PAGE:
Major search providers now use a collection of schemas to ensure users are able to find the web pages they are looking for. Website coders can use schemas in their HTML code to make a website more visible to its target market. The use of markup allows specific entity related information stand out to the search engines so they can serve up the page to relevant users.
Google, Bing, Yahoo, and Yandex officially support Schema.org. Website owners are advised by Google to use their collection of schemas to structure content if they want better visibility. Coders can easily add structured markup to make upcoming events pop up in search results.
Using Schema.org is a breeze for coders; it is as simple as follows:
The Hierarchy has to be maintained as under:
Itemscope => Defines new section or item
Itemtype=> Defines the scope of section with URL e.g.https://enettechnologies.com/seoclass
Itemprop=>List other properties of the item
<Div></Div> This will define where the item begins and ends
<span> This will wrap itemprop so it does not change its looks in the browser
<meta> This is information only meant for search engines
<h1><h2> These are on-page headings for text that define the property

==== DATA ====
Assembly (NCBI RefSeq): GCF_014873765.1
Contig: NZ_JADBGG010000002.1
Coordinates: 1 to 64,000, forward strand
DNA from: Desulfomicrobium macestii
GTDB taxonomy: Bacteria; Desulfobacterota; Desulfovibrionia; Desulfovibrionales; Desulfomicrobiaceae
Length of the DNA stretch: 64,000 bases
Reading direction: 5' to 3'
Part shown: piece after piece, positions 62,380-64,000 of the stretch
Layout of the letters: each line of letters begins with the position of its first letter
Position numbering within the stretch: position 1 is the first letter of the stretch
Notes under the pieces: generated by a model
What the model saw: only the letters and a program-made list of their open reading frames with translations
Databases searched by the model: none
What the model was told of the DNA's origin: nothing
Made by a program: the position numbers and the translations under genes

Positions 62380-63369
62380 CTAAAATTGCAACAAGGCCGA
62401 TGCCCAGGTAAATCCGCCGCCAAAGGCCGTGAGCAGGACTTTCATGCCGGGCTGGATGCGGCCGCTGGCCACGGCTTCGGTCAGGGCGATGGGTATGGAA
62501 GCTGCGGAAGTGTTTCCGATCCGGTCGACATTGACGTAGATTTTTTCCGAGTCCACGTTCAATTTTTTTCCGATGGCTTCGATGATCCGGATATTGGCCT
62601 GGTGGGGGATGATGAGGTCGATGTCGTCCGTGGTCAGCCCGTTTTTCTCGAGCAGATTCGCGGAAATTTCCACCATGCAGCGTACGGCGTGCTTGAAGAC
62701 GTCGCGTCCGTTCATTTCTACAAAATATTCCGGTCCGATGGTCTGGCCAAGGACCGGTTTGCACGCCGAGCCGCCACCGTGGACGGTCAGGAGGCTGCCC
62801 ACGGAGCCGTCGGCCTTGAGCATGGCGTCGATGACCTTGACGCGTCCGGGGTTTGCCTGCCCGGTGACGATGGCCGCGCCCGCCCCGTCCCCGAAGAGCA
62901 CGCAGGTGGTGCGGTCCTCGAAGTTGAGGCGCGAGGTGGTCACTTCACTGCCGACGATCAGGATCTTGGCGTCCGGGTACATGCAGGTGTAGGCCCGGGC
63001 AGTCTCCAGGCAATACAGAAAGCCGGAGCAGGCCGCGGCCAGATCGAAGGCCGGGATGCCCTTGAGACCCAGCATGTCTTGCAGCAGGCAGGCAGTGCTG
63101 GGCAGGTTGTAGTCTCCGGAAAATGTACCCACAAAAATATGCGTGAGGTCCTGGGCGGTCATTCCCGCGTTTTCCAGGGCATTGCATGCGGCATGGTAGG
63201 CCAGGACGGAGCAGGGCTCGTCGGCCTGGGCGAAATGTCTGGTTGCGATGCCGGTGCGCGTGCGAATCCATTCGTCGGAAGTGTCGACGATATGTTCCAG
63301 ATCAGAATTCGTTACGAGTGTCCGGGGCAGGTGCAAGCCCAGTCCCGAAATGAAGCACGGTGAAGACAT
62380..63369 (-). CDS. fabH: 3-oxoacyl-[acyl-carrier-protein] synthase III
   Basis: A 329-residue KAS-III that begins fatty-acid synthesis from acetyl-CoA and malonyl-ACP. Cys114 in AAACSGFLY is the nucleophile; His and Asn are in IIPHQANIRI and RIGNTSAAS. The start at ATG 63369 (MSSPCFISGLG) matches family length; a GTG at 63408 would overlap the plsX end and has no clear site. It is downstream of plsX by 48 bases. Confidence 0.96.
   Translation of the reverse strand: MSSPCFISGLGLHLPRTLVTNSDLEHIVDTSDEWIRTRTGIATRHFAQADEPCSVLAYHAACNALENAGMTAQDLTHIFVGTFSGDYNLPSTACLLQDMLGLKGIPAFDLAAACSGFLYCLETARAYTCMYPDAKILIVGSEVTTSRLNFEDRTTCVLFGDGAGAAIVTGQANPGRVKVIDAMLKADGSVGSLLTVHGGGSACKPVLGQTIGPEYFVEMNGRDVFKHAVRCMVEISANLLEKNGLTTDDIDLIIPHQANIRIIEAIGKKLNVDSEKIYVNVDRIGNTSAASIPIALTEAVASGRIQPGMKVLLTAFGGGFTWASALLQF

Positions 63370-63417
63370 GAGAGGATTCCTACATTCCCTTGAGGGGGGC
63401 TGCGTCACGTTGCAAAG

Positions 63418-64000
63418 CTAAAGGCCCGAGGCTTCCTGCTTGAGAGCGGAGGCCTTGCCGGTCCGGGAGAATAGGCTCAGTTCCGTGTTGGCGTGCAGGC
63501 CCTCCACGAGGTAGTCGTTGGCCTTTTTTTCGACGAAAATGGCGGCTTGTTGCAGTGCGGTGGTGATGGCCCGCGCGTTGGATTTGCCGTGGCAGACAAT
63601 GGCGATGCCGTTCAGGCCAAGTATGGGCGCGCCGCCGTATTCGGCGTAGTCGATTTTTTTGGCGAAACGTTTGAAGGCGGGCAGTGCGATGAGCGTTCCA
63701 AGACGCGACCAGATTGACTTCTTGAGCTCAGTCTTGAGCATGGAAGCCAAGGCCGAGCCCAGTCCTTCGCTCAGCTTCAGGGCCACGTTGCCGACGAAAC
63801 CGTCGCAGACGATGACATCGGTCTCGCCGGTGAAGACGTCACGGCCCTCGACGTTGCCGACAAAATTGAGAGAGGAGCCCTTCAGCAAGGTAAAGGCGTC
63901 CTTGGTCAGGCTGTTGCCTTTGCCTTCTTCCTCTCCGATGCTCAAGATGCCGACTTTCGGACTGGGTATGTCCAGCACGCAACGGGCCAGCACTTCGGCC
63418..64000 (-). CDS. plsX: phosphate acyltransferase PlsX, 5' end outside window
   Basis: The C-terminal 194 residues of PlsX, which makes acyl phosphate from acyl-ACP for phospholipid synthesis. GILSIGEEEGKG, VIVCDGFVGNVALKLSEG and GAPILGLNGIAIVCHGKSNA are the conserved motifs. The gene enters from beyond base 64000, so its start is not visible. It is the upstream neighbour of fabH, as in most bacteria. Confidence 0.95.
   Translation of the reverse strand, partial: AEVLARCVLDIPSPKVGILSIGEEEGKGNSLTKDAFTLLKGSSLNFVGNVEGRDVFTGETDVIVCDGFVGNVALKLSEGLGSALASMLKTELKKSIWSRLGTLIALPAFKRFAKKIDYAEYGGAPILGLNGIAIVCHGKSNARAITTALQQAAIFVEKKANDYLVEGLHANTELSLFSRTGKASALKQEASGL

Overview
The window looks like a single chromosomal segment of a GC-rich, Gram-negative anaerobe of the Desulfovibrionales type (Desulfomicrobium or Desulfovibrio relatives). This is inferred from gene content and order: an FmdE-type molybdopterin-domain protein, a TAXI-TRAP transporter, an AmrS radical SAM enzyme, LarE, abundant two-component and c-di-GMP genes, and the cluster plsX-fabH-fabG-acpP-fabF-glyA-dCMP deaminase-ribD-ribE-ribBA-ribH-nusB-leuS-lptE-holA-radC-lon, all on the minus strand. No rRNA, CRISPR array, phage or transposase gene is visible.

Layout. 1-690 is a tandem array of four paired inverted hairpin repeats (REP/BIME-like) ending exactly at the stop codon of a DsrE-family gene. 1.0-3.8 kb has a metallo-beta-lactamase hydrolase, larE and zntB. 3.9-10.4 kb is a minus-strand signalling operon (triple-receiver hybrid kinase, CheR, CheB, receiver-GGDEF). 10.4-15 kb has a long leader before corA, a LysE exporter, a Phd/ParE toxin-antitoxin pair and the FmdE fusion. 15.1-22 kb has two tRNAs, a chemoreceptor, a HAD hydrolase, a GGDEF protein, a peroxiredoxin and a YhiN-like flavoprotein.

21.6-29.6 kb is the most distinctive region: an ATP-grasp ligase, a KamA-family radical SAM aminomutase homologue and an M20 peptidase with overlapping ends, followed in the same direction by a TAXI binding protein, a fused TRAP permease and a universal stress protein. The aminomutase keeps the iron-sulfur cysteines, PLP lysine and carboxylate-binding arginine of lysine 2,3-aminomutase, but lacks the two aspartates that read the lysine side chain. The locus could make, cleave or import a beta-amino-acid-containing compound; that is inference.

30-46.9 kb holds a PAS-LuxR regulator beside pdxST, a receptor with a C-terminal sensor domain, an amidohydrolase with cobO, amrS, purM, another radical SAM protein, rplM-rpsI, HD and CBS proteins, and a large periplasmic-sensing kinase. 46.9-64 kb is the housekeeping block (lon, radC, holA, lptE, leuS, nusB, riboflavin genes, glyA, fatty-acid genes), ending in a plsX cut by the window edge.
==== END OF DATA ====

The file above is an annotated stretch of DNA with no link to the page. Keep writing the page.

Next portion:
<a> To use itemprop for URL markup, visible to users
<link>To markup a link or reference that are invisible
<time> This tag markups time or duration
Ready for some practice?… Try this example out!
<div itemscope itemtype=”https://enettechnologies.com/seoclass”>
<span itemprop=”name”> Schema.OrgClass</div>
<span itemprop=”description”>Google recommended event</span>
<time itemprop=”startdate” datetime=”2014-12-24T16:30″> Dec 24,2014</time>
<a itemprop=”url”https://www.facebook.com/pages/Enet-Technologies-Inc/146771072044379″>FaceBook page</a>
<div itemprop=”Enet Team”itemscope itemtype=”https://www.enettechnologies.com/aboutus.html”>
<span itemprop=”name”>Enet Technologies </div>
The main section defines scope which is composed of event properties; and the last two lines of code are embedded scope. All the above code is termed as microdata. It is nothing but a new set of tags, introduced with HTML5 that allow you to tell the search engines what your page is all about. This makes your web content more search-engine understandable and also allows the bots to index you further for the new properties that you include in your microdata.
Now search engines not only index the metadata they also index the microdata to help users from your target market find you sooner. This allows precision in searching. Itemscope, itemtype, itemprop, and embedded items are elements that need to be added to your HTML 5 code. One needs to define the parent child relationship as well. Let the child itemscope inherit from the parent itemscope. Google Rich Snippets Tool is very useful for checking if you correctly mapped your schema scope hierarchy.
Web designers are well familiar with HTML 5 code and will find no complexity in updating your website code to reflect the latest changes introduced by search providers. Microformats, microdata and RDFa can all be used to markup web content.